(forthcoming on Voxeu.org)
Many observers of the European Sovereign debt saga had long realized that the ECB was the only European institution up to the task of avoiding a breakup of the Euro, as all newly forged institutions, the ESFS/ESM, were at the same time ill designed and inadequately funded. However, by indulging in sharp criticism of Germany piece-meal approach, too many seem to forget that the ECB was created “in the image and likeness” of the Bundesbank, with price-stability as its core mandate. That was the price to be paid in for convincing Germany to give up the DM, and to share the same currency with inflation and deficit prone Italy. Now that the survival of the Euro seems to hinge on the monetization of Southerners’ public debt, one way or the other (primary or secondary purchases, anti-spread firewall), it is not surprising that Bundesbank, backed by the FDP and CSU parties, is simply saying “no”. Weidman’s alleged demission just proves the case.

Draghi thus has a problem: not so much with Bundesbank, which does not command a majority in ECB’s Governing council, but with Angela Merkel, who cannot afford to risk a crack in her coalition government by granting her internal opponents such a precious ally (the Bundesbank) and such a popular accusation, to take side with the Italian “money forger”, in the words of CSU general secretary, against the German people. Now it seems that Mrs. Merkel also understand that if she doesn’t, she risks being remembered as the leader who buried the Euro, at quite a large cost for the German tax payers. How to break out of this dilemma?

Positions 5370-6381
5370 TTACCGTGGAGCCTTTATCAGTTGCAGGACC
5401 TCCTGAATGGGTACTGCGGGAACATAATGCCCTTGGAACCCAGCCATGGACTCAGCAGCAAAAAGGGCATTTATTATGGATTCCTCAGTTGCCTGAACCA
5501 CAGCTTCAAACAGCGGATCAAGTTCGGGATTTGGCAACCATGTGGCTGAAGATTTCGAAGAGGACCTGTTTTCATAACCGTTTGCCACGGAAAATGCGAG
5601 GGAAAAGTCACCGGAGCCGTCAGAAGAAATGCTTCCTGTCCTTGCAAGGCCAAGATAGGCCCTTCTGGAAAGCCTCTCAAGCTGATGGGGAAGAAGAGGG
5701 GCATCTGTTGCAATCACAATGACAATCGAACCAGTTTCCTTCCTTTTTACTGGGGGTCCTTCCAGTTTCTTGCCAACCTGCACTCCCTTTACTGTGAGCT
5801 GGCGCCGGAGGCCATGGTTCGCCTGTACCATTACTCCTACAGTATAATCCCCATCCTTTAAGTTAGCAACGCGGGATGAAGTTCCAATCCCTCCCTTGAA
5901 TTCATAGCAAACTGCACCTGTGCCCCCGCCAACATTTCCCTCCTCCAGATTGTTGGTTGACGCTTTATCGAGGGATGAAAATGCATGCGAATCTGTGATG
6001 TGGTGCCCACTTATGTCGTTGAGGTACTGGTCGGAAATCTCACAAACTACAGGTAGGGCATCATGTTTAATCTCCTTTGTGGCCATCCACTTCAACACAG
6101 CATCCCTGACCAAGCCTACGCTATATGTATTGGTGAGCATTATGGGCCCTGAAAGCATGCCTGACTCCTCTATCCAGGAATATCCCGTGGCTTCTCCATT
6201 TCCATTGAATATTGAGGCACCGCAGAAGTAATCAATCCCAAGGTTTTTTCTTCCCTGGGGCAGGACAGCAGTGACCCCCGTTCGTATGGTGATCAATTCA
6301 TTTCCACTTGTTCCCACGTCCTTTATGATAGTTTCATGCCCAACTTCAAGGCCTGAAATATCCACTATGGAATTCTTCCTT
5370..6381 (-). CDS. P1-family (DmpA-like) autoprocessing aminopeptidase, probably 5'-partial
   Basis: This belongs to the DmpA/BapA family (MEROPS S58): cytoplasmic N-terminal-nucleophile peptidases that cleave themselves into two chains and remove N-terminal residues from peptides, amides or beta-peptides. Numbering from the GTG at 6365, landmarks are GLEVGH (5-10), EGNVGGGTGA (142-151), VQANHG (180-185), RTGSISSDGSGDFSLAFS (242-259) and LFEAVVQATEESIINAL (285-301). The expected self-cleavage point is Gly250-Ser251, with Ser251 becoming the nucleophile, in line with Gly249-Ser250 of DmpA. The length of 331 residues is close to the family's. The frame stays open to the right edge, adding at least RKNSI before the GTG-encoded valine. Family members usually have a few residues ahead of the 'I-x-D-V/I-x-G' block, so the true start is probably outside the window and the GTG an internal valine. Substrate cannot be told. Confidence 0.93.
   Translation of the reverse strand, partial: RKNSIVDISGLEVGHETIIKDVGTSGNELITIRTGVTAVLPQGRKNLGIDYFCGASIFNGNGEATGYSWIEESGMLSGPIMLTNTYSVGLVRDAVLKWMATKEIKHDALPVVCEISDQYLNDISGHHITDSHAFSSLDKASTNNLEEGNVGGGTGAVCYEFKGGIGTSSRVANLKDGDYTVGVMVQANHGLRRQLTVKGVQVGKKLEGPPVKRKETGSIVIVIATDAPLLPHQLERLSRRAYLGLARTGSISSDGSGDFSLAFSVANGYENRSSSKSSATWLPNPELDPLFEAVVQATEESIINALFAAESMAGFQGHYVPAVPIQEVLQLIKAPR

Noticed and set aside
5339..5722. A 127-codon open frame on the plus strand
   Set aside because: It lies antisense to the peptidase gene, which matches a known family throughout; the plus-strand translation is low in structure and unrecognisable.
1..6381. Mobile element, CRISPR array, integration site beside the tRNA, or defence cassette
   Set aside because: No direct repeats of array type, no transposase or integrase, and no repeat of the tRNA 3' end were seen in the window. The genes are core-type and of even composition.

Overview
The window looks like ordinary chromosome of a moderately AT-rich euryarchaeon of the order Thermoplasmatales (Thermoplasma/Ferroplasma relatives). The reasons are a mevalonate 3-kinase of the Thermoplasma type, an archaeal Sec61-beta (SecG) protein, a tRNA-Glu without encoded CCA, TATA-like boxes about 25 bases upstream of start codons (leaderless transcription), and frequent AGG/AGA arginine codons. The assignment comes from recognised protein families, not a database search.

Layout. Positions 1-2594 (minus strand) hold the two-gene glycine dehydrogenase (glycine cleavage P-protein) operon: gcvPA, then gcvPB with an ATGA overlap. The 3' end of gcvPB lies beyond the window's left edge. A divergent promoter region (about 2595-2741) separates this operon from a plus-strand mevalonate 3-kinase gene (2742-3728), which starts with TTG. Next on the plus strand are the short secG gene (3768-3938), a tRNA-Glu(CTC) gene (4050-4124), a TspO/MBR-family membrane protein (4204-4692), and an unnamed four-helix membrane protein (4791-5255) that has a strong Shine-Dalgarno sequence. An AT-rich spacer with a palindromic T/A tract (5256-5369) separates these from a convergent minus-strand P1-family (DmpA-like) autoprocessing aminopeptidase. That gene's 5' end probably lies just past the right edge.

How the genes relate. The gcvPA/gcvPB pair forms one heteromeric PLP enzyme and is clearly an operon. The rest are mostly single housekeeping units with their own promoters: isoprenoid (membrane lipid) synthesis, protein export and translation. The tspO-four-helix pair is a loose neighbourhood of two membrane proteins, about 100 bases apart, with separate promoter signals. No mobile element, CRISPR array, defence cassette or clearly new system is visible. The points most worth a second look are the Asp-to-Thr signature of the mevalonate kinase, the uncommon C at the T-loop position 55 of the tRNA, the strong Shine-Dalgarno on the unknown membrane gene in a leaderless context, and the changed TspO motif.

So far Draghi has been trying to fence off these political tensions by paying lip service to the conditionality attached to a program of government debt purchase (the Memo of Understanding whose details are already specified in the EFSF statute). This is unlikely to do the trick. A more reasonable strategy would be to present the problem for what has now grown into: a risk to the global economy, no longer a European problem. The reason is clearly the negative impact on global growth (see the recent IMF World Economic Outlook Update) and on unemployment in Europe and the US, not to mention the potentially global disruptive effect of a disorderly default in Spain and Italy. The Bundesbank may find it more difficult to renege on her international responsibilities.

A global problem requires a global solution. Recent episodes of international policy coordination go back to the late seventies when at the Bonn Summit in 1978 the G7 leaders agreed on an ambitious (and successful) plan for fiscal and monetary coordination in order to reduce US trade deficit vis à vis Germany and Japan: fiscal reflation in Germany, tax cuts in Japan and a moderate monetary tightening in the US did the trick. One of the most recent example of successful policy coordination among central banks was that of October 2008, when the Federal Reserve, jointly with five other major central banks–the Bank of Canada, the Bank of England, the ECB, Sveriges Riksbank, and the Swiss National Bank (SNB), and the Bank of Japan expressing support, announced a reduction in its policy interest rates (see Bernanke). The intervention had a double motivation: to contrast the economic slowdown of their respective economies, in the absence of inflationary pressures, and to address the shortage of dollar financing outside the US, as European institution who had been lending to US non-financial institutions and buying ABS were badly hit by the subprime crisis.

Today, the scope for international fiscal cooperation more limited: it is time for another round of monetary policy coordination, with the ECB (or the ESFS) committing to keep sovereign debt yields within “reasonable” bands, possibly with joint interventions of other Central Banks, and the Fed engaging in a new round of unconventional operations in order to reduce long term yields. This strategy would hopefully yield relevant economic gains, and, this time, large political dividends.